Optics of Thin Films

The following article is from The Great Soviet Encyclopedia (1979). It might be outdated or ideologically biased.

Optics of Thin Films

 

the branch of optics concerned with the passage of light through one or, in succession, more than one nonabsorbing layer of a substance when the thickness of such layers is comparable to a wavelength of light. Specific to the optics of thin films is the great role played by interference between the light waves that are partially reflected at the upper and lower boundaries of the layers. As a result of this interference there occurs an amplification or attenuation of the transmitted or reflected light. This effect depends on a number of factors, including the path difference of the light rays introduced by the optical thicknesses of the layers, the light’s wavelength or set of wavelengths, and the light’s angle of incidence.

Thin films can be formed on a solid substrate of glass, quartz, or other optical medium through the thermal vaporization and deposition of a substance on the surface of the substrate, through chemical deposition, through cathode sputtering, or through a chemical reaction of the material of the substrate with the chosen substance. The substances used to obtain such films include the oxides Al2O3 (1.59), SiO2 (1.46), and TiO2 (2.2–2.6), the fluorides MgF2 (1.38), CaF2 (1.24), and LiF (1.35), the sulfides ZnS (2.35) and CdS (2.6), and the semiconductors Si (3.5) and Ge (4.0). (The numbers in parentheses are the indexes of refraction.)

A very important practical application of the optics of thin films is the reduction of the reflectivity of the surfaces of such optical parts as lenses and plates. Mirrors with a high reflection coefficient are made by building up a multilayer coating that consists of a large number (13–17 or more) of alternating layers with high and low index of refraction n. This high reflection coefficient is usually for a relatively narrow spectral region, but the region can lie in the ultraviolet or infrared range and need not be in the visible range. The reflection coefficient of such mirrors is between 50 and 99.5 percent and depends both on the wavelength and on the incident angle of the radiation. Multilayer coatings make possible the division of the incident light into transmitted and reflected components with practically no absorption losses. Efficient beam-splitters (semi-transparent mirrors) are based on this principle.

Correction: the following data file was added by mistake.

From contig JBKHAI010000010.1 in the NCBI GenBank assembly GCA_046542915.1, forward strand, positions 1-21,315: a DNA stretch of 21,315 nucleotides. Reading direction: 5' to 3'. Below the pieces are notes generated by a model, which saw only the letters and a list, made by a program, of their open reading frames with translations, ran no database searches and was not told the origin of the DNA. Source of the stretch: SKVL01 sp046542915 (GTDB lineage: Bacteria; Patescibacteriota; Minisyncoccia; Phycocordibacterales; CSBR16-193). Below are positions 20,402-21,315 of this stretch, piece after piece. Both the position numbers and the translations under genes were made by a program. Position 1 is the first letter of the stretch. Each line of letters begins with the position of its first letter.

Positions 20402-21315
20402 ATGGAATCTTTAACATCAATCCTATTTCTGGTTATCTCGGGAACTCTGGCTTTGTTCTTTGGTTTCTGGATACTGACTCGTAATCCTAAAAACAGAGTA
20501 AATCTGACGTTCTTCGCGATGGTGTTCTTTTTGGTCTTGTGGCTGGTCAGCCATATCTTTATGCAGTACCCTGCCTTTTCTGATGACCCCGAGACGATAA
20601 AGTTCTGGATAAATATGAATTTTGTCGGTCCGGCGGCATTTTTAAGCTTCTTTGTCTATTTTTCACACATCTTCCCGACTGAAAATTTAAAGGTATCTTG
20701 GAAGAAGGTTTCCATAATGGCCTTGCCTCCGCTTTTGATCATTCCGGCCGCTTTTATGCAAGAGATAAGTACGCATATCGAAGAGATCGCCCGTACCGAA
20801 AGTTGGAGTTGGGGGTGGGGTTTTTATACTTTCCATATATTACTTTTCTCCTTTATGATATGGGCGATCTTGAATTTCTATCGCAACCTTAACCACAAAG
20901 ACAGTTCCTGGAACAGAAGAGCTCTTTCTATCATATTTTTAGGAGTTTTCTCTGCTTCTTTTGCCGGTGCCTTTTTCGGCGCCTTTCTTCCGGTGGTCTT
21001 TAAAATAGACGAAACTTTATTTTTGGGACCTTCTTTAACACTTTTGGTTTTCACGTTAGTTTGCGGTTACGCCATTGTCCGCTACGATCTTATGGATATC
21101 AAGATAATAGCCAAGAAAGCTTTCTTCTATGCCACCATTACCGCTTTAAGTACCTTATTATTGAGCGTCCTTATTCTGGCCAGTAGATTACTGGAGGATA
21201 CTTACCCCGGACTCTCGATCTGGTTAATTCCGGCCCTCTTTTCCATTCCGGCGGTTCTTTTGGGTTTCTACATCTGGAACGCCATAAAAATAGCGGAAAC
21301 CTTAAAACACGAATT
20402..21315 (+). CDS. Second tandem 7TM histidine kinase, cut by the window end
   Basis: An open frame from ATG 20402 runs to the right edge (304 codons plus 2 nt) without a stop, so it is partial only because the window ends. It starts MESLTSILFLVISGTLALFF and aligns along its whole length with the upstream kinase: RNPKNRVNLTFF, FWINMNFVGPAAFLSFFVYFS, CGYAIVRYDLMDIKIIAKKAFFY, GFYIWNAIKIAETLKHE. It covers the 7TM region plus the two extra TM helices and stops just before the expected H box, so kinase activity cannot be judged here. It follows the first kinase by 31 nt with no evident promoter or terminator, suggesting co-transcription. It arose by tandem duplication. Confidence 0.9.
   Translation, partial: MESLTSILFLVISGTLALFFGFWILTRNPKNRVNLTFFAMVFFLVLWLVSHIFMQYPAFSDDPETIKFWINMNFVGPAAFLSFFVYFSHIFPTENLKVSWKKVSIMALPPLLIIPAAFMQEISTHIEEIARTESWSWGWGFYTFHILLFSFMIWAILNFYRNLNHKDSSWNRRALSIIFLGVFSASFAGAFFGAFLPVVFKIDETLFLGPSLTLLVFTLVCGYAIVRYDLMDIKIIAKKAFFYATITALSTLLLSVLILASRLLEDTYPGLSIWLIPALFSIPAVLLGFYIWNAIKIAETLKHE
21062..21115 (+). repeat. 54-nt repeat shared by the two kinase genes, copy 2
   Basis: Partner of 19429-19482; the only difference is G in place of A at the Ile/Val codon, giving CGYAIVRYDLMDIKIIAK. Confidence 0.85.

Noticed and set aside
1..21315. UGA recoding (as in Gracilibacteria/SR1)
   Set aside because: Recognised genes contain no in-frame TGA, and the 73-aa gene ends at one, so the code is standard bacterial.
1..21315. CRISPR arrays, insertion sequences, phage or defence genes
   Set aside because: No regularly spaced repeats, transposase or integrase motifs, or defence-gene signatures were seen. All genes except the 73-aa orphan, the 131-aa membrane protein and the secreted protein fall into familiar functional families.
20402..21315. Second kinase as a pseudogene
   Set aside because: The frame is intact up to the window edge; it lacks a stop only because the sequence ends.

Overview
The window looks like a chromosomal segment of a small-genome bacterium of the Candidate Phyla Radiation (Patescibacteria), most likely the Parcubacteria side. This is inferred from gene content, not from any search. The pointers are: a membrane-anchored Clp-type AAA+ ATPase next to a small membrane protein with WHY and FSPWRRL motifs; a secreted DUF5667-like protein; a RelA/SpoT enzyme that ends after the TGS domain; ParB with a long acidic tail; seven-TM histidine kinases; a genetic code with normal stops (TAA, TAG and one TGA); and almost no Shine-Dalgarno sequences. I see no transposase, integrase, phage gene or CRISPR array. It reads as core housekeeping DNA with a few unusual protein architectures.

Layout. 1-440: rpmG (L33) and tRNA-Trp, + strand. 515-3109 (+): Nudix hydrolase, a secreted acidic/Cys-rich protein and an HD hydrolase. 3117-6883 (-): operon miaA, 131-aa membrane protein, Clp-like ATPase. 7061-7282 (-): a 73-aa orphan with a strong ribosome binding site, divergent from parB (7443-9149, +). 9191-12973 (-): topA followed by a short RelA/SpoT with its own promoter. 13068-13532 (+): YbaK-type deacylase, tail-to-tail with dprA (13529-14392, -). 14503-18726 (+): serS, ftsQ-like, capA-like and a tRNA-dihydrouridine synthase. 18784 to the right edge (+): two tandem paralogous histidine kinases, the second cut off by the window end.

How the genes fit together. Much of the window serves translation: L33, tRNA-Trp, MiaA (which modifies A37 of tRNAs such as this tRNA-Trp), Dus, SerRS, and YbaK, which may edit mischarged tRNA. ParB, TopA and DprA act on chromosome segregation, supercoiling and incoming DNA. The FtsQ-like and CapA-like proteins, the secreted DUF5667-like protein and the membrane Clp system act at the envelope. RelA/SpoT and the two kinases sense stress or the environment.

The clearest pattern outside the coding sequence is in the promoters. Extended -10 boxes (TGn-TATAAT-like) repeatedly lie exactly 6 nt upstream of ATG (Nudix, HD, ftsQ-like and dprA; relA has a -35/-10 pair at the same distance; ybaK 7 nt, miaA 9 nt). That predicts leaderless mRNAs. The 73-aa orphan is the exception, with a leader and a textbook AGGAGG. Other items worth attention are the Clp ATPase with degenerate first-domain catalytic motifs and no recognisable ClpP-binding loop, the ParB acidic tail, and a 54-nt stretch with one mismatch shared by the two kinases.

Systems that consist of alternating layers with high and low n are used also as interference polarizers. Such polarizers reflect the light component that is polarized perpendicular to the plane of incidence of the light, that is, the plane containing the direction of the light ray and the normal to the surface, and they transmit the parallel polarized light component. For multilayer polarizers the degree of polarization in the transmitted light can be as high as 99 percent.

The optics of thin films made possible the building of the optical interference filters that have come to be widely used. The passband of such filters can be very narrow. Existing multilayer light filters can separate wavelength intervals of 0.1–0.15 nanometer (nm) from a spectral region that is 500 nm wide. Thin dielectric layers are used to protect metal mirrors from corrosion and to correct lens and mirror aberrations. The optics of thin films is the basis for many high resolution optical devices, measuring instruments, and spectral instruments. The light-sensitive layers of photocathodes and bolometers consist mostly of thinfilm coatings; the efficiency of such coatings depends mainly on their optical properties.

The optics of thin films finds broad application in lasers and light amplifiers—for instance, in the construction of Fabry-Perot interferometers. Other applications include interference microscopy and the construction of dichroic mirrors for color television. Newton’s rings, fringes of equal inclination, and fringes of equal thickness are effects associated with the optics of thin films.

REFERENCES

Prosvetlenie optiki. Edited by I. V. Grebenshchikov. Moscow-Leningrad, 1946.
Rozenberg, G. V. Optika tonkosloinykh pokrytii. Leningrad, 1958.
Krylova, T. N. Interferentsionnye pokrytiia. Leningrad, 1973.

L. N. KAPORSKII

The Great Soviet Encyclopedia, 3rd Edition (1970-1979). © 2010 The Gale Group, Inc. All rights reserved.